Second, plaintiff argues that the ALJ erred by finding that plaintiff could perform her past work as an answering service operator "as actually performed." (AT 21.) Plaintiff contends that such a finding, considered in conjunction with the ALJ's assessment that plaintiff could perform "simple, detailed, and unskilled work,"*fn14 conflicts with the functional requirements for the position of telephone answering service operator suggested in the Dictionary of Occupational Titles. See Dictionary of Occupational Titles, 235.662.026. Plaintiff intimates that the ALJ should have called on the services of a vocational expert to address plaintiff's ability to perform past relevant work.

The undersigned concludes that the ALJ did not err at step four, and his finding is supported by substantial evidence in the record. As an initial matter, an ALJ is not required to question a vocational expert at step four. The applicable regulations provide that an ALJ may consult a vocational expert to determine whether the claimant can return to his or her past work. See 20 C.F.R. § 404.1560(b)(2) ("We may use the services of vocational experts or vocational specialists . . . to obtain evidence we need to help us determine whether you can do your past relevant work, given your residual functional capacity" (emphasis added).); accord 20 C.F.R. § 416.960(b)(2). However, the regulations do not require an ALJ to use a vocational expert at step four. Case law is in accord that at step four an ALJ's determination that a claimant can perform past work need not be supported by the testimony of a vocational expert. See Mathews v. Shalala, 10 F.3d 678, 681 (9th Cir. 1993) (holding that because the claimant "failed to show that he was unable to return to his previous job as a receiving clerk/inspector, the burden of proof remained with [the claimant]" and "[t]he vocational expert's testimony was thus useful, but not required"); accord Campos v. Astrue, 565 F. Supp. 2d 1179, 1184 (C.D. Cal. 2009); see also Crane v. Shalala, 76 F.3d 251, 255 (9th Cir. 1996) (holding that the ALJ's determination that the claimant could perform past work made it unnecessary for the ALJ to call a vocational expert at step five).*fn15 Plaintiff's suggestion that the ALJ was required to call a vocational expert at step four is misplaced.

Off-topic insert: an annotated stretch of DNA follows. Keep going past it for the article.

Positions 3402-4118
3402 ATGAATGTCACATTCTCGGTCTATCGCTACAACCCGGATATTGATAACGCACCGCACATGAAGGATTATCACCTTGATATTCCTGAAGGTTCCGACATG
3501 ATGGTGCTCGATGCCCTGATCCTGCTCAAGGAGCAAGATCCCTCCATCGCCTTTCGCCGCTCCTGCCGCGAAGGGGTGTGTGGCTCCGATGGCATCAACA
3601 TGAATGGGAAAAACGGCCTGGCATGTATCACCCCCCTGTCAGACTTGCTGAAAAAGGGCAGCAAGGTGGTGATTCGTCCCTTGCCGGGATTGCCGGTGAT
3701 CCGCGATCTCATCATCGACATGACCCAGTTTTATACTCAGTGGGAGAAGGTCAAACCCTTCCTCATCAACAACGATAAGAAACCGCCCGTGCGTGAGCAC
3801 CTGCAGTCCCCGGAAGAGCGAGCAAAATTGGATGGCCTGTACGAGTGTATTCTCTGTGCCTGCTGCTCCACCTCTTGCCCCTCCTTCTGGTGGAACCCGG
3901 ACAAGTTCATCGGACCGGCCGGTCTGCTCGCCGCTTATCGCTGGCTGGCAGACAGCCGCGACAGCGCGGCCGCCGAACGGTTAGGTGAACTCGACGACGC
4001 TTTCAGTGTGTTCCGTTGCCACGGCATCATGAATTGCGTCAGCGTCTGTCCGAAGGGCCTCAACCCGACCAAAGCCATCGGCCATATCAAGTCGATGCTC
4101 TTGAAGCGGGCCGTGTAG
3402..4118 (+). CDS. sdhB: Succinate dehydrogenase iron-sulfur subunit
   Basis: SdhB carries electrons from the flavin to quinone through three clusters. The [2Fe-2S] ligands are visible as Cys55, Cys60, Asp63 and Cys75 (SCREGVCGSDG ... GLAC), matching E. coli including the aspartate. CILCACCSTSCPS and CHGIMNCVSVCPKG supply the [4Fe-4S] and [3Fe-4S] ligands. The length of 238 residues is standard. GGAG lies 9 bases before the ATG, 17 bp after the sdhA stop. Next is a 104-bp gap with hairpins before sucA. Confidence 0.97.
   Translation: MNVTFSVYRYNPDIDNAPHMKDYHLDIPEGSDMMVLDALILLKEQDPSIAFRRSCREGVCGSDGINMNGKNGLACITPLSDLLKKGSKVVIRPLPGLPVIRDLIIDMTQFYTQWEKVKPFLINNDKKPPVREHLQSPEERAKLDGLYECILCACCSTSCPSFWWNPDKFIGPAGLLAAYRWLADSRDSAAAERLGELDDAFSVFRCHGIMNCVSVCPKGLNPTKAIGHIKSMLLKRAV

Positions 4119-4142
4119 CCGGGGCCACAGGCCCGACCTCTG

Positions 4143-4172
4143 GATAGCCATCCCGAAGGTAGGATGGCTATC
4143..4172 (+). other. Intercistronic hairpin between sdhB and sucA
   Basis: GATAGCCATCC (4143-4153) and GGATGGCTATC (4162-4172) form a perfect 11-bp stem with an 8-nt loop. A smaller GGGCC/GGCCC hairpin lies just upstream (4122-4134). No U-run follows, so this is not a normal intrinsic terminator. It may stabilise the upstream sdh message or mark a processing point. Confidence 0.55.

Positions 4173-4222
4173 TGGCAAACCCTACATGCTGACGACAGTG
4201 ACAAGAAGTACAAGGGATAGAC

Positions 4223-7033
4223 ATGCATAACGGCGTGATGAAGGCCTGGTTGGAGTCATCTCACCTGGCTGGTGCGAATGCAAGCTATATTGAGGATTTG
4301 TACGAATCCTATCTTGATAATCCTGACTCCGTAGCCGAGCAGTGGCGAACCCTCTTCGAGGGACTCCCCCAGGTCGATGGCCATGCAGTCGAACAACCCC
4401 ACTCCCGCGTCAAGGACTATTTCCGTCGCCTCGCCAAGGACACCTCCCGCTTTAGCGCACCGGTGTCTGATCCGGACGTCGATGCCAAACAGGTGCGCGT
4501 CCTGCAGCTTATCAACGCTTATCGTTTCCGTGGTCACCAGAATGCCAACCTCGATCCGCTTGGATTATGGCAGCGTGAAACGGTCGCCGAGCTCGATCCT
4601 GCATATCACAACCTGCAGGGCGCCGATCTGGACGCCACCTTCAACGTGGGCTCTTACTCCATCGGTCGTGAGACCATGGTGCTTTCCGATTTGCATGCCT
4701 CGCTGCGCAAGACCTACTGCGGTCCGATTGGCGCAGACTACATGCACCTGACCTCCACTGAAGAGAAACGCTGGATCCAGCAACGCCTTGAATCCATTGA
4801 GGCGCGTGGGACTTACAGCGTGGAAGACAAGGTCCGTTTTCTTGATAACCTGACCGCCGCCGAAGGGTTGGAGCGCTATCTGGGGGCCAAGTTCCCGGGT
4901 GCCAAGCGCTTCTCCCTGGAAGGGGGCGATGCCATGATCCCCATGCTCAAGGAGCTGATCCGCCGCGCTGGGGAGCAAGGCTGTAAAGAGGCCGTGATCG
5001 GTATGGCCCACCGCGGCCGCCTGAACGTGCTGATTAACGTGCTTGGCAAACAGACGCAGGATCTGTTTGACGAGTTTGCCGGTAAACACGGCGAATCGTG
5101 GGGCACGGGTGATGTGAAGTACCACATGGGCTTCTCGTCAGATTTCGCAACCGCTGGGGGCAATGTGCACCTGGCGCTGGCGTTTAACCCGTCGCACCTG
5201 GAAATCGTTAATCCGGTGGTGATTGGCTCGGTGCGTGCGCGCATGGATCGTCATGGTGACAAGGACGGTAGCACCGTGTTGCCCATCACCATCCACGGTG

Moreover, as the Commissioner argues, the ALJ permissibly relied on evidence in the record and plaintiff's own testimony to define plaintiff's past work as it was "actually performed."*fn16 (AT 21.) An ALJ may find that a claimant is not disabled at step four if the ALJ determines that the claimant is able to perform his or her work as he or she actually performed that work. See Carmickle v. Comm'r of Soc. Sec. Admin., 533 F.3d 1155, 1166 (9th Cir. 2008) ("At step four of the sequential analysis, the claimant has the burden to prove that he cannot perform his prior relevant work 'either as actually performed or as generally performed in the national economy.'") (citing Lewis v. Barnhart, 281 F.3d 1081, 1083 (9th Cir. 2002)); see also Soc. Sec. Ruling 82-61, 1982 WL 31387 (Aug. 20, 1980) (describing the three possible tests for determining whether or not a claimant retains the capacity to perform his or her past relevant, including "[w]hether the claimant retains the capacity to perform the particular functional demands and job duties peculiar to an individual job as he or she actually performed it"). An ALJ may use a plaintiff's testimony to define past relevant work as it was actually performed. See Lewis, 281 F.3d at 1084 (noting in the context of a motion for attorney's fees that "the ALJ must assess the claimant's testimony and may use that testimony to define past relevant work as actually performed"); accord Pinto v. Massanari, 249 F.3d 840, 845 (9th Cir. 2001) (noting that a claimant's own testimony may be used to define a claimant's past work as actually performed); see also Soc. Sec. Ruling 82-62, 1982 WL 31386 (Aug. 20, 1980) ("The claimant is the primary source for vocational documentation, and statements by the claimant regarding past work are generally sufficient for determining the skill level, exertional demands and non-exertional demands of such work."). Here, the ALJ relied on plaintiff's testimony and other evidence in the record in determining that plaintiff could perform her work as actually performed. Accordingly, plaintiff's argument premised on the Dictionary of Occupational Titles is misplaced, and the undersigned concludes that the ALJ did not err at step four.

IV. CONCLUSION

For the foregoing reasons, IT IS HEREBY ORDERED that:

1. Plaintiff's motion for summary judgment (Dkt. No. 18) is denied.

2. The Commissioner's cross-motion for summary judgment (Dkt. No. 19) is granted.

3. The Clerk of Court is directed to enter judgment in the Commissioner's favor.

IT IS SO ORDERED.